The quality of the studies was assessed independently, using the Newcastle–Otawa scale (NOS) for non-randomised observational studies , while the Jadad scale was used for randomised controlled trials (RCTs) . The NOS scale allocates a maximum of nine stars to a study, judged on three broad perspectives: the selection of the study groups; the comparability of the groups; and the ascertainment of either the exposure or outcome of interest for case–control or cohort studies, respectively. Studies were defined as poor (0–3), fair (4–6), or good (7–9). The Jadad scale assesses the quality of RCTs relevant to random assignment, double-blinding, and the flow of patients. It allocates a maximum of 5 points to a study. Studies were defined as poor (0–1), fair (2–3), or good (4–5). Two assessors independently evaluated the methodological quality of included studies, and disagreement was resolved through discussion with a third assessor.
The primary outcomes were pooled prevalence rate and pooled consistency between VAE and VAP (sensitivity, specificity, PPV, and NPV). The secondary outcomes were pooled ORs and WMDs of relevant factors for VAE compared with VAP (age, sex, APACHE score, LOS, ventilation duration, and mortality). The meta-analysis comparison between VAE and VAP was limited to studies that reported VAE and VAP simultaneously. Studies that reported VAE only were not included in the comparison analysis but were included in the prevalence analysis. In the comparison analysis, continuous data were expressed as WMD and dichotomous data as OR.
A random effects model was used to calculate pooled estimates and their 95 % confidence intervals (CIs) if there was significant heterogeneity among studies. Otherwise, a fixed effects model was chosen. The VAP detection capability was assessed by receiver operating characteristic (ROC) curves. A ROC curve was plotted using the sensitivity and 1− specificity of each study that reported original data. Heterogeneity was assessed by the Q test and I 2 statistic. Egger’s test was used to estimate publication bias in meta-analyses containing more than two individual studies.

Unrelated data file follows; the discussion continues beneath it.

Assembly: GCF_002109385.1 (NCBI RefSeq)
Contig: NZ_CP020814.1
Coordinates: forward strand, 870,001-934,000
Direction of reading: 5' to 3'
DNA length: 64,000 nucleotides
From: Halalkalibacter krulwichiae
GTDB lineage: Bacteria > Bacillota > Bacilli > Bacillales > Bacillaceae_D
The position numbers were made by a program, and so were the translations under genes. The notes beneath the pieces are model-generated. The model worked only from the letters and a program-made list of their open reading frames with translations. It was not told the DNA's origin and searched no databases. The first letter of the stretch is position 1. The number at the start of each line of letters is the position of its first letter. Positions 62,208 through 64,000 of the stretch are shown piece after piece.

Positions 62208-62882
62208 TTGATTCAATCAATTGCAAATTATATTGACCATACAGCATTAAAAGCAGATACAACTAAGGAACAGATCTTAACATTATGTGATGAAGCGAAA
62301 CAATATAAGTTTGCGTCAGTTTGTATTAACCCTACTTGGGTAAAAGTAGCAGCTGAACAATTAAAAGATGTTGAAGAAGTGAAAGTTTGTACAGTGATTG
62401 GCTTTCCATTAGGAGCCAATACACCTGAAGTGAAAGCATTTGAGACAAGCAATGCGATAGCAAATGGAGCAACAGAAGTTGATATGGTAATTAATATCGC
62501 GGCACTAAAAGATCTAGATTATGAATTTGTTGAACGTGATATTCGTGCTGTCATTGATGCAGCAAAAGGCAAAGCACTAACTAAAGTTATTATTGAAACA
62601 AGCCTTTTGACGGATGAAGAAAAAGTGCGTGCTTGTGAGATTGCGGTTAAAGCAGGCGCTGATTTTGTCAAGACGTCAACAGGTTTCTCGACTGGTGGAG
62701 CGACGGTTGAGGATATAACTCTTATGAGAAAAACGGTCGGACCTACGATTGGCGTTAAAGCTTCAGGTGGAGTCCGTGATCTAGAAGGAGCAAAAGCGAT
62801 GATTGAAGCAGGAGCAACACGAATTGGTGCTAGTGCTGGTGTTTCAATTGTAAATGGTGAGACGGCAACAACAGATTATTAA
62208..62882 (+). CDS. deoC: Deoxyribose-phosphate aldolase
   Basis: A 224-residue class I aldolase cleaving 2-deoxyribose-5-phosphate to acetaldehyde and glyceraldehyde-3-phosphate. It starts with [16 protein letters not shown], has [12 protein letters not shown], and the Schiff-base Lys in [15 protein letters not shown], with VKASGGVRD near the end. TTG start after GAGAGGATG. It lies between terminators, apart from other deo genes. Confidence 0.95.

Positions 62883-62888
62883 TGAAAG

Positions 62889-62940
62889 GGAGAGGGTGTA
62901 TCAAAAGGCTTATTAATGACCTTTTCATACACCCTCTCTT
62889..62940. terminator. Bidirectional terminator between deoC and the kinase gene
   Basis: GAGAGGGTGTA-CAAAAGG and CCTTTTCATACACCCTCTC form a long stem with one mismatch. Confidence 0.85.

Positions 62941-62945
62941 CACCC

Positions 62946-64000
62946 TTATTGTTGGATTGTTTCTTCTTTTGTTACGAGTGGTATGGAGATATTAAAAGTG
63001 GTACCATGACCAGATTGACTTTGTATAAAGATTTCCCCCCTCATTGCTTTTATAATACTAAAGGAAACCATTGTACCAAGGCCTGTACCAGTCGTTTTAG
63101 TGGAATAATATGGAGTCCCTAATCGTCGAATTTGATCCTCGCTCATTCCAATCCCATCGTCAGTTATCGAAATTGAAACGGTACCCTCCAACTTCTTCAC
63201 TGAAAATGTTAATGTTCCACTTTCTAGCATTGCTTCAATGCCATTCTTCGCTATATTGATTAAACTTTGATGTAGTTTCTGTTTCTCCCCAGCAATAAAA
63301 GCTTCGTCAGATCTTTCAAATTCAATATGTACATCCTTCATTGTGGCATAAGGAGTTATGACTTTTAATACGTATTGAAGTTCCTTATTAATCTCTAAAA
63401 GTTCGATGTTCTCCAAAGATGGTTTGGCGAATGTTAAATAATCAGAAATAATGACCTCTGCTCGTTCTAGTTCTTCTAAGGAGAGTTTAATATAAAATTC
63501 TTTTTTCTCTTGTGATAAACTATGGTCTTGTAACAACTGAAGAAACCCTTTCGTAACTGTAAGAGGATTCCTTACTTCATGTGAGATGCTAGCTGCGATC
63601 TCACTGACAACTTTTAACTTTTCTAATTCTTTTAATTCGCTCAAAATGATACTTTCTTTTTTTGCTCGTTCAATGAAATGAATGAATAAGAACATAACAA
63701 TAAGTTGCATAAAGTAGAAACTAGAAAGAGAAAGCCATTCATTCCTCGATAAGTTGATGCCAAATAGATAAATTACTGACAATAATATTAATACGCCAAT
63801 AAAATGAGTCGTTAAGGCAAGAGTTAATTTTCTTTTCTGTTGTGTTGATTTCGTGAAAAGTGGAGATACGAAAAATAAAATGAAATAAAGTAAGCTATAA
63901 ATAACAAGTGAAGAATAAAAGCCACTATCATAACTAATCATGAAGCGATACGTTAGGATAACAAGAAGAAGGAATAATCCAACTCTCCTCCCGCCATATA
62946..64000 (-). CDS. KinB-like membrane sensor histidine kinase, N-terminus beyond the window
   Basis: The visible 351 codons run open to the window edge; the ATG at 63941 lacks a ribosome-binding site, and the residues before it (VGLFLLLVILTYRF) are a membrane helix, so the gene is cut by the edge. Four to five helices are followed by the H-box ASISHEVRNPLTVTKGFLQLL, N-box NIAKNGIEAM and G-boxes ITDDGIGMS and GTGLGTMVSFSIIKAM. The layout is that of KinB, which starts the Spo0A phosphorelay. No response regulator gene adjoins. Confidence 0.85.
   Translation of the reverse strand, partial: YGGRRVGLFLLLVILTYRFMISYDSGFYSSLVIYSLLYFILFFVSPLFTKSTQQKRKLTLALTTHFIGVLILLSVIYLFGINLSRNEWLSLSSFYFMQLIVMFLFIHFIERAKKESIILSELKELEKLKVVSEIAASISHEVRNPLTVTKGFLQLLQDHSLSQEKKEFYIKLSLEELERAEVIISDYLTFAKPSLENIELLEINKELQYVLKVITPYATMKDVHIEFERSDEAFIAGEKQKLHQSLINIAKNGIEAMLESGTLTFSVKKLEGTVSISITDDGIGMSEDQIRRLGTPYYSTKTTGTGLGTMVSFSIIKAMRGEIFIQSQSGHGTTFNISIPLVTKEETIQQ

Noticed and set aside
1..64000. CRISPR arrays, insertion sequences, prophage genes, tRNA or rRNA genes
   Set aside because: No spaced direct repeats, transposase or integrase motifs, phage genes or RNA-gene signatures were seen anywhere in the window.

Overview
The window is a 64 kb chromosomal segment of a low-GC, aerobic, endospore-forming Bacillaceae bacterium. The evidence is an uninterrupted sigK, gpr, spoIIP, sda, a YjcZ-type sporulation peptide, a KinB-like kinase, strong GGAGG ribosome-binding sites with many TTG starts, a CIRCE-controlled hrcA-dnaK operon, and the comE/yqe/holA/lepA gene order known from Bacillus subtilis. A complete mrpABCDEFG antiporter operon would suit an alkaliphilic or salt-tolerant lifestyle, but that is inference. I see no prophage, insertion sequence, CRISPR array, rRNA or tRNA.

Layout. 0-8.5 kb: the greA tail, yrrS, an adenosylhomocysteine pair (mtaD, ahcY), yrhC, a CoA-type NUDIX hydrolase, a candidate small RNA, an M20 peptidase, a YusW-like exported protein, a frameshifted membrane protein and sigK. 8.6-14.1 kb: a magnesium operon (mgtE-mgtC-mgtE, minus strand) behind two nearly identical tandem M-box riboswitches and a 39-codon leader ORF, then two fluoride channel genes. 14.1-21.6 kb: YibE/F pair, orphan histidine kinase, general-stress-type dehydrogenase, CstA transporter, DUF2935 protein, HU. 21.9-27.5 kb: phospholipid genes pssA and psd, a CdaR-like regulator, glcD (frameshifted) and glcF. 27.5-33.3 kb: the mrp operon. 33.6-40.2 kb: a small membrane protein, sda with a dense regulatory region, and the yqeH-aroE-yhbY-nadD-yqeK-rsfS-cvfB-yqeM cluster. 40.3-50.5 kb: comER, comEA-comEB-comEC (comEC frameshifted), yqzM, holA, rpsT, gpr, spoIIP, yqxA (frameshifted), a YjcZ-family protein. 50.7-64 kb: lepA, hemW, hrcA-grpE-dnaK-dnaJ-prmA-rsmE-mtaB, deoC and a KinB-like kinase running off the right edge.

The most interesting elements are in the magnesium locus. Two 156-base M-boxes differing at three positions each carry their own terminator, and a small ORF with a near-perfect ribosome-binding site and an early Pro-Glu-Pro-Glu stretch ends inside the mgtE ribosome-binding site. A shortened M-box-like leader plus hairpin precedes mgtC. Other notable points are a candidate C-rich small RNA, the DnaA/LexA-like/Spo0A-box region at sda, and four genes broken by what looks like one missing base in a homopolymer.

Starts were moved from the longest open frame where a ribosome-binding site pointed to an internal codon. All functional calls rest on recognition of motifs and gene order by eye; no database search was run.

Sensitivity analysis was performed by limiting the meta-analysis to studies that used the standard CDC/NHSN definition of VAE for diagnosing VAE and the CDC/NHSN criteria for VAP with quantitative culture results in the diagnosis of VAP, in order to test the impact of the diagnosis method on the pooled results. All tests were two-tailed and statistical significance was defined by a p value <0.05. All analyses were conducted using STATA software (version 11.0, Stata corp., College Station, TX, USA). The study was reviewed and approved by the ethical committee of Union Hospital, Tongji Medical College, Huazhong University of Science and Technology.
Our search identified 2192 publications. A flow diagram of the selection process is presented in Fig. 1. A total of 888 duplicate publications were removed, and of the remaining 1304 original articles, 1237 were excluded as irrelevant to the study objectives based on their titles and abstracts. Two authors independently reviewed 67 full-text articles and excluded 49 articles that did not meet the selection criteria. Ultimately, 18 studies [18–35] (12 cohort studies, 2 nested case–control studies, 2 time-series analysis studies, 1 screening test, and 1 RCT) were selected for final analysis. One study reported a group of patients from collaborative units undergoing daily spontaneous awakening and spontaneous breathing trials and a group of patients from surveillance-only units , and another study reported a group of patients undergoing subglottic secretion suctioning and a group of patients not having subglottic secretion suctioning . For the purpose of our analysis, these groups were treated as four separate studies. Table 1 presents a list of the included studies and their characteristics. In all, the meta-analysis included 61,489 patients who received mechanical ventilation in ICUs in eight countries. Most studies were of acceptable quality, apart from one that was rated as poor (Additional file 1: Table S1).
The pooled prevalence rates of each type of VAE and VAP are shown in Table 2. Among mechanically ventilated patients, the pooled prevalence of VAC (13.8 %, 95 % CI 9.0, 18.6 %) was higher, and that of IVAC (6.4 %, 95 % CI 4.8, 8.1 %) lower, than that of VAP (11.9 %, 95 % CI 9.4, 14.4 %). VAE surveillance detected fewer cases of possible and probable VAP among ventilated patients, with pooled prevalence rates of 1.1 % (95 % CI 0.5, 1.7 %) and 0.9 % (95 % CI 0.6, 1.2 %), respectively. Additionally, the pooled prevalence of VAE and VAP increased with the prolongation of ventilation.